James Jones Analysis

Other literary forms

(Survey of Novels and Novellas)

ph_0111207091-Jones.jpg James Jones Published by Salem Press, Inc.

James Jones published one much underrated collection of short fiction, The Ice-Cream Headache, and Other Stories, in 1968. Despite the excellence of several of these stories, he did not return to short fiction, primarily because of the difficulty of writing openly about sex in mass circulation magazines. He wrote two book-length works of nonfiction, Viet Journal (1974) and WWII (1975). The first is an account of Jones’s experiences and observations while a war correspondent in Vietnam. WWII, a much more important work, is an analysis of the graphic art produced during World War II. The book contains some of Jones’s finest writing, as well as an extended analysis of the central concept underlying his best fiction: “the evolution of a soldier.” Jones also contributed essays to Esquire, Harper’s, and The Saturday Evening Post, among other magazines; the subject matter of these pieces ranges widely, from theories of fiction to skin diving.


(Survey of Novels and Novellas)

James Jones’s first novel, From Here to Eternity, was a spectacular success, both with critics and with the popular reading audience. As several reviewers pointed out, its frank treatment of sexuality and military brutality broke important new ground for American literary naturalism. While the novel had its detractors, it won the National Book Award for fiction. From Here to Eternity appeared just in time to ride the crest of the new wave in paperback publishing, and in November, 1953, Newsweek reported that the paperback reprint of Jones’s novel had gone through five printings of “1,700,000 copiesin the past six weeks.”

The popularity of the novel was augmented by its adaptation into one of the most highly regarded American films of the 1950’s. Directed by Fred Zinnemann and with unforgettable performances by Montgomery Clift, Burt Lancaster, and Deborah Kerr, among others, the film version won the Best Picture award from the Academy of Motion Picture Arts and Sciences and the New York Film Critics in 1953. Jones himself became an international celebrity.

During the next twenty-five years, Jones remained an enormously popular writer. He and Norman Mailer were sometimes praised for having inspired a revitalized American literary realism. Still, Jones never regained the critical acceptance he enjoyed with his first novel. His much anticipated second novel, Some Came Running, was denounced as a failure. Occasionally thereafter, his work received positive and intelligent reviews. His tightly constructed 1959 novella The Pistol was seen by some perceptive critics as refuting the recurring charge that Jones could not control...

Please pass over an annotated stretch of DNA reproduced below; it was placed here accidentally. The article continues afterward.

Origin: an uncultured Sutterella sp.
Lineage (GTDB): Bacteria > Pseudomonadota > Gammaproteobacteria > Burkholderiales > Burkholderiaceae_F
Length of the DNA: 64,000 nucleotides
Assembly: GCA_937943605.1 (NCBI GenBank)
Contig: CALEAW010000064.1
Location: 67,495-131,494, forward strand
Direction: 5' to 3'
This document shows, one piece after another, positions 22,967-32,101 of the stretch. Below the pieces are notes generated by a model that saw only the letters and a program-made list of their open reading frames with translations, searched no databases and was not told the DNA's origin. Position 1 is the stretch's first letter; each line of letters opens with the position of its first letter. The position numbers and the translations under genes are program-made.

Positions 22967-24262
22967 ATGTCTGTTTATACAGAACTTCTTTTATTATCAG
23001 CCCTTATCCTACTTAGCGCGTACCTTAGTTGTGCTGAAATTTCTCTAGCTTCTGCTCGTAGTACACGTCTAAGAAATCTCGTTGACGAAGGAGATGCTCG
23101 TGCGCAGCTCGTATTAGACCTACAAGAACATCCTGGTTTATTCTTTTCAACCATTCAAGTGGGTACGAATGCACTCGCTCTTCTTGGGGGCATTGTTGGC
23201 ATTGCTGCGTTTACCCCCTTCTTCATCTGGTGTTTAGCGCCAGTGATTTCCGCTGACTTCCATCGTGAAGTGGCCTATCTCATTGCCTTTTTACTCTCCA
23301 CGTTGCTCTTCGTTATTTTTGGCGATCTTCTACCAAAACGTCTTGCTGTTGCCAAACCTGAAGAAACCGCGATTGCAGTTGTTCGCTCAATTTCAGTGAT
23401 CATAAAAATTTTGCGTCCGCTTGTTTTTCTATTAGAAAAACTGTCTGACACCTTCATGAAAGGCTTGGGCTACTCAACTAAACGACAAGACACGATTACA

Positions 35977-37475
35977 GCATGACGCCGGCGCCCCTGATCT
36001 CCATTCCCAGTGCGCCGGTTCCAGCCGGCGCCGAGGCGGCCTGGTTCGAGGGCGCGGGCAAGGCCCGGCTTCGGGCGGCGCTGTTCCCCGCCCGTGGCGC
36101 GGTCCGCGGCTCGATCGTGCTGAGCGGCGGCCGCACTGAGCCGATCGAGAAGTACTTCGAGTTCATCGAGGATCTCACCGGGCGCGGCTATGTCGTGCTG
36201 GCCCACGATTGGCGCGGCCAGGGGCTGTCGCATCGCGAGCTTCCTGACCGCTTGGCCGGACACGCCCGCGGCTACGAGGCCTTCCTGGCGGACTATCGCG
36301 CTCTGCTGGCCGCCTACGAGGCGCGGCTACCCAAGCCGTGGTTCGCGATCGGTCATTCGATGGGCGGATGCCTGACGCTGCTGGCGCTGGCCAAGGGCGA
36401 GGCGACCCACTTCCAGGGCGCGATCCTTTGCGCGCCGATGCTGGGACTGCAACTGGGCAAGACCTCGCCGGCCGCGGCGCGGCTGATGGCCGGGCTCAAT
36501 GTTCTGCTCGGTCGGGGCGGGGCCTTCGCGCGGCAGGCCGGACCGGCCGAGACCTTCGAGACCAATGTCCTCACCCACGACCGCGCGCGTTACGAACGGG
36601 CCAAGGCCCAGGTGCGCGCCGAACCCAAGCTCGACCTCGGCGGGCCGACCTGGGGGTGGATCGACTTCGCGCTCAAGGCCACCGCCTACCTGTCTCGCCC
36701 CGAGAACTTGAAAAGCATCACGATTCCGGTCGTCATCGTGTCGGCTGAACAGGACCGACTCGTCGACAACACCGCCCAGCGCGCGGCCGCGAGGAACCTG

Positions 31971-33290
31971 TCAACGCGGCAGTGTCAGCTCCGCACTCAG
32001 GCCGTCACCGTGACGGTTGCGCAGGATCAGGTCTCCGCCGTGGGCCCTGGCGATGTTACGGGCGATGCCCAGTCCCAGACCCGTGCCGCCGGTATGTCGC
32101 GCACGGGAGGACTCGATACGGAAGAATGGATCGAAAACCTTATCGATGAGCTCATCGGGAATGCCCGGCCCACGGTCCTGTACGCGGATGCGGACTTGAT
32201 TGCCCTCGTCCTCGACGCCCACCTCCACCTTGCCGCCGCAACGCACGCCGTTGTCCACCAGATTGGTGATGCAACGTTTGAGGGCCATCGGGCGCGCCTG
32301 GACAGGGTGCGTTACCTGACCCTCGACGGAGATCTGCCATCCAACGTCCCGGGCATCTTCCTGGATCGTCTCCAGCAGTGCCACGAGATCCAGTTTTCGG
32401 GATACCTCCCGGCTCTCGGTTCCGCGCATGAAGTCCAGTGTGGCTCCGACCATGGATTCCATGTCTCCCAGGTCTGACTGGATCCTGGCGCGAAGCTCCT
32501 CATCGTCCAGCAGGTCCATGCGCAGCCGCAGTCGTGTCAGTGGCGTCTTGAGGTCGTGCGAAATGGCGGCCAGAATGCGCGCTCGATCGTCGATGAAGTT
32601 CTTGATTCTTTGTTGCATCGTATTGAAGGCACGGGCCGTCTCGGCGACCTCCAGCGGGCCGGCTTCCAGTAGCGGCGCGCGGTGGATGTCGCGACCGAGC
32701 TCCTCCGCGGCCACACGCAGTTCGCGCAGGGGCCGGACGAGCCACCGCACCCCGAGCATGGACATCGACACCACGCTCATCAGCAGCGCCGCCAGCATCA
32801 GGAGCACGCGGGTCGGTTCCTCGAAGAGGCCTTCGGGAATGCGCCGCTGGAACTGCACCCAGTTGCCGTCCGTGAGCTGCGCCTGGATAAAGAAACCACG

(The entire section is 693 words.)


(Great Authors of World Literature, Critical Edition)

Aldrich, Nelson W., ed. Writers at Work: The Paris Review Interviews. 3d ser. New York: Viking Press, 1967. Jones talks about his methods of composition and defends his novels and his own brand of realistic writing against critical attacks. He also believes that an academic education can hurt a writer. Although he was living in Europe at the time of the interview, he considers himself an American.

Carter, Steven R. James Jones: An American Literary Orientalist Master. Urbana: University of Illinois Press, 1998. A deeply probing study of Jones’s spiritual evolution and philosophy and his concern with individual salvation and growth. Includes bibliography.

Garrett, George. James Jones. San Diego: Harcourt Brace Jovanovich, 1984.

Giles, James R. James Jones. Boston: Twayne, 1981. Examines each of Jones’s novels in detail and gives a brief biography of the novelist. Sees a central division between the he-man and the sophisticate in Jones’s life and art. Contains an excellent bibliography.

Hassan, Ihab. Radical Innocence. Princeton, N.J.: Princeton University Press, 1961. Describes the hero of From Here to Eternity, Pruitt, as a passive sufferer and compares his alienation to that of the Negro. Hassan likes the novel but not the subliterary psychology in which Jones indulges.

Jones, Peter G. War and the Novelist. Columbia: University of Missouri Press, 1976. Praises James Jones’s From Here to Eternity and The Thin Red Line highly, describing them as accurate portrayals of Army life and combat and as possessing psychological insights.

MacShane, Frank. Into Eternity: The Life of James Jones. Boston: Houghton Mifflin, 1985. McShane provides the most thorough and detailed of the biographical works devoted to Jones.

Morris, Willie. James Jones: A Friendship. 1978. Reprint. Urbana: University of Illinois Press, 1999. The friendship between these two writers occurred late in Jones’s life. They both lived on Long Island and were drawn into conversations about life and art. Jones reveals much about his early military career.